Neither of the two biggest names in this year's NFL draft -- quarterbacks Jameis Winston and Marcus Mariota -- will be attending the festivities in Chicago in person. They'll miss out on that once-in-a-lifetime opportunity to walk across the stage, slam a hat down on their head, hold up a jersey, bro-hug the Commish, and smile for the cameras.
Then again, not everyone who attends the draft gets that kind of warm, fuzzy experience. Even if they do happen to be selected first overall.
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It was 11 years ago when Eli Manning was in that position, drafted not by the Giants but by the Chargers -- the team for which he made it clear he would not be playing. Manning had to walk on stage and awkwardly pretend to smile and be happy while holding up that navy blue jersey, gritting his teeth in frustration. His once-in-a-lifetime moment was one of confusion and disappointment, and every time he looks at those photographs he's likely reminded how what should have been the happiest moment of his football career to that point was imperfect.
It's like having a blurry wedding portrait.
"I guess it was maybe a little bit more stressful than the average draft just because of some of the circumstances," Manning said on Sunday at the March of Dimes March for Babies in New York City. "The days leading up to it were stressful ... There was a little 40-minute stretch after being drafted that was a little confusing, but I got traded to the Giants and was able to stay right here [in New York City] and go out to Giants Stadium at the time and see the crowds and meet the Tisch family, the Mara family, Coach [Tom] Coughlin and everybody and had a great time with my family and friends in New York City for a couple of days."
In other words, the ruination was momentary. The Giants traded three draft picks (including their No. 1 pick in 2005) along with Philip Rivers, the quarterback they drafted but didn't want, for Manning. The rest is history.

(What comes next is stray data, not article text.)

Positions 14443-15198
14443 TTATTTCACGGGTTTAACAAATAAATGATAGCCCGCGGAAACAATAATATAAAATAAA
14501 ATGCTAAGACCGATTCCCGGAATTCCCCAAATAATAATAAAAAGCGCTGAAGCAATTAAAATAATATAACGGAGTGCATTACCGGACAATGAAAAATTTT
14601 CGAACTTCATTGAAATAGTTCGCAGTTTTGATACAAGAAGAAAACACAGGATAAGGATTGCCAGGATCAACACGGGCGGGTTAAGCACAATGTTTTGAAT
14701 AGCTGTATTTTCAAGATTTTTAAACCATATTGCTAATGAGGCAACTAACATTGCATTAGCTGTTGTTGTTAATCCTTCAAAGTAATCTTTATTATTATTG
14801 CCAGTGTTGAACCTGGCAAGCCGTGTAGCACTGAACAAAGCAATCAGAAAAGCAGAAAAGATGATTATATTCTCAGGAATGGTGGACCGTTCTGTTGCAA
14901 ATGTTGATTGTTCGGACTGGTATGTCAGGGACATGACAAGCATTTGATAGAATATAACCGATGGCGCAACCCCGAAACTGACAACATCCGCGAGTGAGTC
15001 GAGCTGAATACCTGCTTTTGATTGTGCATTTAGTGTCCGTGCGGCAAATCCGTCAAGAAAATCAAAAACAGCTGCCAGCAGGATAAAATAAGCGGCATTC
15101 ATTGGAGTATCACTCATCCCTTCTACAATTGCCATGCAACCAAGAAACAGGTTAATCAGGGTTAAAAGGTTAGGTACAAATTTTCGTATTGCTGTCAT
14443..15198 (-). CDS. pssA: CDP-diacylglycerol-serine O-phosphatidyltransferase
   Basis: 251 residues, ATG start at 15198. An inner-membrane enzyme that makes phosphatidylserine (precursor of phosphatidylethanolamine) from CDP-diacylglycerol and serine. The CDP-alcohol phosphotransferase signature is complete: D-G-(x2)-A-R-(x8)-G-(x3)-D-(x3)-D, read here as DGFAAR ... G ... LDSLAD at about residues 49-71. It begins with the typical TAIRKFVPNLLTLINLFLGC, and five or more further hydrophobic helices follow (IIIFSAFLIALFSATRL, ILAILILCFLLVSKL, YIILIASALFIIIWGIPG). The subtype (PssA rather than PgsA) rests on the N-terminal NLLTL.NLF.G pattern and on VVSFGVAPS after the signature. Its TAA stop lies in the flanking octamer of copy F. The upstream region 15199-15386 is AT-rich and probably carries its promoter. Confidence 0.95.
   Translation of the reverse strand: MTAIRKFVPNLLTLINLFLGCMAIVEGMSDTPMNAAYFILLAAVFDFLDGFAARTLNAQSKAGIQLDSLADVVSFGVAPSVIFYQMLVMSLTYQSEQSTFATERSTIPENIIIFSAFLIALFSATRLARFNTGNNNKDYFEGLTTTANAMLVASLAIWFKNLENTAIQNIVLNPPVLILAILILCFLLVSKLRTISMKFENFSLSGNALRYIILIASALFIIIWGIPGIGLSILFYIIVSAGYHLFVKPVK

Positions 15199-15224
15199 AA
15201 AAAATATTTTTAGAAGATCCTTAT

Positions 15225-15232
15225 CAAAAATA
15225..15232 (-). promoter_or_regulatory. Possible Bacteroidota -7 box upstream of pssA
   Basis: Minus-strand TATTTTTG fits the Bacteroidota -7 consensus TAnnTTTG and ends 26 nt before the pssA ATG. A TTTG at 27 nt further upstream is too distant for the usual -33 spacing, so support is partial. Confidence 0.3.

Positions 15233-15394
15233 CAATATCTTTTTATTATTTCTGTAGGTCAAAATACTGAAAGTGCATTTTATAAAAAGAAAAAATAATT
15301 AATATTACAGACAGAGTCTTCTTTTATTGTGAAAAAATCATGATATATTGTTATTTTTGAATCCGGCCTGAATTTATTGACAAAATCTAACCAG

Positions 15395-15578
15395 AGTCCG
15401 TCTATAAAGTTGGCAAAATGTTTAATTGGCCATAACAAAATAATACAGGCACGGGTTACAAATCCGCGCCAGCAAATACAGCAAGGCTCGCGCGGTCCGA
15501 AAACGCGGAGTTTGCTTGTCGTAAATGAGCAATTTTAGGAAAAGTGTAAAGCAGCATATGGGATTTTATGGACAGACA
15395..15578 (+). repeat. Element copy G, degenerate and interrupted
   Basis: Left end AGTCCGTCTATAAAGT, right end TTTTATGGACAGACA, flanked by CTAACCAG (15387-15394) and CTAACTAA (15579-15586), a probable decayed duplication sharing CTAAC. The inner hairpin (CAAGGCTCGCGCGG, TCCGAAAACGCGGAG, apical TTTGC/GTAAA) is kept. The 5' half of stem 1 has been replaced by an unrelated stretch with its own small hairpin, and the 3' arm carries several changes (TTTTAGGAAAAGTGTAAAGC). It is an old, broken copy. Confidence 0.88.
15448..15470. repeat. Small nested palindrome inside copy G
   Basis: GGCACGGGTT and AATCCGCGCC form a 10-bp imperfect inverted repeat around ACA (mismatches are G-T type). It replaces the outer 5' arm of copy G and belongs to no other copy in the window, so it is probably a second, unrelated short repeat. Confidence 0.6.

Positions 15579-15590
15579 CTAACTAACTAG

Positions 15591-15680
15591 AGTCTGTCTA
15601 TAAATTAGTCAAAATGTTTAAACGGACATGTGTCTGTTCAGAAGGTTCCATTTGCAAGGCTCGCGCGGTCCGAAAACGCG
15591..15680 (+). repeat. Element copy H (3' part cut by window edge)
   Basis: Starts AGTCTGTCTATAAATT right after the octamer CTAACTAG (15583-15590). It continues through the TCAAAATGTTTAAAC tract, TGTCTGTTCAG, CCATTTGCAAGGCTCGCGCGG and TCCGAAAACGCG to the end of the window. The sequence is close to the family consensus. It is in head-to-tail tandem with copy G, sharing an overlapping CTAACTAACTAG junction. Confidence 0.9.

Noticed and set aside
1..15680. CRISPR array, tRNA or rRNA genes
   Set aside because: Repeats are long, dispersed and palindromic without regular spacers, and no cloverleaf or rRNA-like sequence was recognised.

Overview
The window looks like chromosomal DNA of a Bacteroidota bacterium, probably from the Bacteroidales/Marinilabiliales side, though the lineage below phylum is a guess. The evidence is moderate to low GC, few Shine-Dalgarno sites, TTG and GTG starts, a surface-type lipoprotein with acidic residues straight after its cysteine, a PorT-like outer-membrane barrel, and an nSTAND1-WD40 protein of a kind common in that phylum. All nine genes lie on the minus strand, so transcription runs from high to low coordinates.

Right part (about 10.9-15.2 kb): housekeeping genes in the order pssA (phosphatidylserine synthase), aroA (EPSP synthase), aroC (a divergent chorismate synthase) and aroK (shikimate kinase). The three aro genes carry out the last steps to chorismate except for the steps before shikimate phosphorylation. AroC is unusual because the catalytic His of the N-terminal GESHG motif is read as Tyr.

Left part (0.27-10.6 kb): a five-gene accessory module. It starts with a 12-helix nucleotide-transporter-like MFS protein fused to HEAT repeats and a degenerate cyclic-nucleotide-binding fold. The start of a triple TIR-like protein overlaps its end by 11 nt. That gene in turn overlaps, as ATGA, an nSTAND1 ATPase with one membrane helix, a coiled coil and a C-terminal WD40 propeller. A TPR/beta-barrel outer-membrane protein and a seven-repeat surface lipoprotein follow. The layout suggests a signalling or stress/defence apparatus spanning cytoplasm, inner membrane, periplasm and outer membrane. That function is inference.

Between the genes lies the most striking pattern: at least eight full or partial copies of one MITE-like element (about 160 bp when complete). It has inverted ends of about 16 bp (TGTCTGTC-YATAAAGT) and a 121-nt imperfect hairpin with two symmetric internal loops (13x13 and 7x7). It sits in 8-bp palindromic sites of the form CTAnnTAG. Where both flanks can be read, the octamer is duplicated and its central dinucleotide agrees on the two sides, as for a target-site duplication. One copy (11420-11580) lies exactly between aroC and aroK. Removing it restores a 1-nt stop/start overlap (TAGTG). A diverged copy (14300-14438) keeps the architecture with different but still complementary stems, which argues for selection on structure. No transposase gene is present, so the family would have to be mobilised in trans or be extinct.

"I don't have any regrets about how it all worked out," Manning said. "I thought draft day ended up being very happy."
As for Winston and Mariota, Manning has spent time with each of them at the annual Manning Passing Academy.
"I've seen them work, seen them throw," Manning said. "Hung out with them casually. Both are a lot of fun to be around and both are really good football players ... Both of them are fun to watch."
And he had some advice for them as they prepare for their once-in-a-lifetime moments when their names are called out and they learn where they'll be starting their NFL careers - even if they are not there in person to experience it.
"Enjoy the opportunity," Manning said. "Enjoy the situation whether you are 1 or 2 or you slip down to 6 or whatever happens. Hey, you're going to start a new career and it's an exciting time. It's different from a lot of other opportunities because you don't really have a choice of where you're going or what's going to happen. One day all of a sudden you are a quarterback for a franchise and you don't know which one it's going to be or where you're going to be living or what's going on. Enjoy it with your family and friends, but once you get drafted take those two days to have fun and get to work and see how quickly you can run an offense."